click on image for full size
Tonight I took my first set of DSO images using the Nikon D40 with my LX200. Sky conditions were excellent, with seeing at 4/5 and transparency at 4/5 as well. I headed up to the local observing spot with a good mate of mine who had one of his many refractors (provided excellent views of a Jovian transit as I packed up).
I targeted M13 initially, as this is a very bright globular cluster and made for a somewhat easy target. Despite some galah incorrectly wiring his telescope nearby causing it to goto objects in the Southern Hemisphere, I was able to focus on the task at hand and managed to take lots of snaps :-)
This image is my best for tonight.
10 * 20 second exposures
Processed in Deep Sky Stacker
Mild curve adjustment and sharpening in Photoshop
A few folks have messaged me asking for the method used. So, here it is. I am far from an excellent astrophotographer as I am just starting out, so take this with a pinch of salt!
- Align the scope using 2-star alignment method in Alt-Az configuration.
- Set camera settings:
- Put camera in full manual mode (“M”) on the mode dial
- Press the + Magnifying glass button twice to modify settings, using the arrow cursor key button to navigate to each setting
- ISO 1600
- Shooting mode to remote control, zero second delay
- Quality to HIGH JPEG (this is what I used last night, but I think you’d be better using RAW mode)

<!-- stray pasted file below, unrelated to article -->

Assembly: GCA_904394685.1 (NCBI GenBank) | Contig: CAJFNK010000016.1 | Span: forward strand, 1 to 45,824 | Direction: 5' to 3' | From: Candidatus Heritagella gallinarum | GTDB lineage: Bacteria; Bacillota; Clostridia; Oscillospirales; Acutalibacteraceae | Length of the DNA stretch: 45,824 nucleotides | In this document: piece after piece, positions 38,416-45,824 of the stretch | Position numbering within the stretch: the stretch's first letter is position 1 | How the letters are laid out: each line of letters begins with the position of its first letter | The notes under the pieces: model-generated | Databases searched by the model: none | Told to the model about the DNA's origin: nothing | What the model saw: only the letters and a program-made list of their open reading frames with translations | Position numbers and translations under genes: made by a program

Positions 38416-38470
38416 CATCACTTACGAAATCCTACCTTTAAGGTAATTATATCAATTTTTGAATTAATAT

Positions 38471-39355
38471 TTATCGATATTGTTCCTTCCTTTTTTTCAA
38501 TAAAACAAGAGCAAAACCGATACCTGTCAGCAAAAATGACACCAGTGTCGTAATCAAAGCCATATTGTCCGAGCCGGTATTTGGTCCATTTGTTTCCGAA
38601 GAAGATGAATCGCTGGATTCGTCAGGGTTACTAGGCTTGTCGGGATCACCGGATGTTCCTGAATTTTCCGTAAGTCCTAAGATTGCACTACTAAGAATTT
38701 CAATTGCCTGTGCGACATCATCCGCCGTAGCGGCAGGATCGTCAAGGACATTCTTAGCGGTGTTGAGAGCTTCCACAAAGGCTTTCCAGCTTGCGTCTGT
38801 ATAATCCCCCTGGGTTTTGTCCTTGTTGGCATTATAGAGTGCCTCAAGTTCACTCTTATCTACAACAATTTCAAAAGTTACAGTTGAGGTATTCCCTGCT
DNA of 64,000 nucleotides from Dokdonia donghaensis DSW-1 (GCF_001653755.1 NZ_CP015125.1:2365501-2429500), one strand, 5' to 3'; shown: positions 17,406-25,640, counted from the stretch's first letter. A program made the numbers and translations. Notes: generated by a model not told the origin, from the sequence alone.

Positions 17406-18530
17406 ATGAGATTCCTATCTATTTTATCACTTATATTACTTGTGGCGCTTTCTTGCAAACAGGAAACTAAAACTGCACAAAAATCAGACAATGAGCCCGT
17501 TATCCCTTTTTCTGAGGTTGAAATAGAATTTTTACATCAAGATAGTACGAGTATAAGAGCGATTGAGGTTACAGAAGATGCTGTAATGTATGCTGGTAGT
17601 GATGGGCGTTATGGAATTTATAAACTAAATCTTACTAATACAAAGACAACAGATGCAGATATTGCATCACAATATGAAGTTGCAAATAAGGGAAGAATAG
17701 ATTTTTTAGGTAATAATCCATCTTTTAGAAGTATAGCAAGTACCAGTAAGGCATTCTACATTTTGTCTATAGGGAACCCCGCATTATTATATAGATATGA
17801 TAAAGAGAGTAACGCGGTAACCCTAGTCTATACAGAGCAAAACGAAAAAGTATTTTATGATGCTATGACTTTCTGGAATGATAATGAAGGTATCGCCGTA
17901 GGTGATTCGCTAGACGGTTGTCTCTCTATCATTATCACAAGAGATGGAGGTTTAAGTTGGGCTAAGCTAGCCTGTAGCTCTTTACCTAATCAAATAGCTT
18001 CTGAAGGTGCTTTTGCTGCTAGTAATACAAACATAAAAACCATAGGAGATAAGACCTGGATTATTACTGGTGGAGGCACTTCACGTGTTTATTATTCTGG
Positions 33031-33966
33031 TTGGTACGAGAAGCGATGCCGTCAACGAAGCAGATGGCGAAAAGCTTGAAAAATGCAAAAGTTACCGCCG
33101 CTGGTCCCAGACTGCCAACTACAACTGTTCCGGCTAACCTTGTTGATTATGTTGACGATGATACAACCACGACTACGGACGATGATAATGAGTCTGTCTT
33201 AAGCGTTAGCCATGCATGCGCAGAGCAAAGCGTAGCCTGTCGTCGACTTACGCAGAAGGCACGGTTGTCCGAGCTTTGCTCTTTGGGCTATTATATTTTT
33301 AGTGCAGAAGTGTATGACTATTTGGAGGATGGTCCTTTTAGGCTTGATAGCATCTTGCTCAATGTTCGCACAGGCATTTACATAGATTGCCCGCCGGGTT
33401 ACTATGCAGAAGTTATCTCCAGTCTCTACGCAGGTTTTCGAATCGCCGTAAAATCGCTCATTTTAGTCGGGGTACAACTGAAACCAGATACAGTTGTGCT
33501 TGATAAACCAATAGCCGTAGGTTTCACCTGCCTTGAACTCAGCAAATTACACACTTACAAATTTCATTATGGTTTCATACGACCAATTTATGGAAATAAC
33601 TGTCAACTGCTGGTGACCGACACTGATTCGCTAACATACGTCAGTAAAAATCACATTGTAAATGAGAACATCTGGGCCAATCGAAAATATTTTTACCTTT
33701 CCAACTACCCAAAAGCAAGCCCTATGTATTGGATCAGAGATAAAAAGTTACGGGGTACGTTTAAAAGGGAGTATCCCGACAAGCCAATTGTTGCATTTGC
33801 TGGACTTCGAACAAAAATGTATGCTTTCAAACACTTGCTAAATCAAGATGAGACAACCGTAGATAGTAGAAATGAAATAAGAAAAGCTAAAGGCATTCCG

- Noise Reduction ON (Next time I want to try without noise reduction, I think this actually causing more noise)
- Set shutter speed (using click dial on back of camera) to 20” (20 seconds)
- Place camera on scope
- Camera attached to T-Ring, then 2” T-adapter for use with my 2” diagonal
- Command the scope to GOTO a nearby BRIGHT star to use for focusing
- View the star in the image finder of the camera, use focuser on scope to get sharp image
- Then go to desired object (for example, M13)
- Check viewfinder again to see if you can see object
- Take a sample shot
- Review the sample photo
- Try and center it in the field of view. This may be an iterative process
- Focus focus focus! This is hard and takes practices, again iterative
- When satisfied, take a sequence of shots
- I took ten shots for each object
- When done, process all images in a stacking software program
- Last night I discovered Deep Sky Stacker (DSS). It is freeware and very easy to use.
- Normally I use Registax (also free) but for some reason DSS gave me much better results.
- Then sharpen and adjust in an art software program like Photoshop
- Apply mild sharpening, not too much as it brings out noise
- Curve adjustment can be good, brings out subtle colors
- I also use freeware noise reduction software like Imagonic Noiseware to try to reduce extra noise in the image.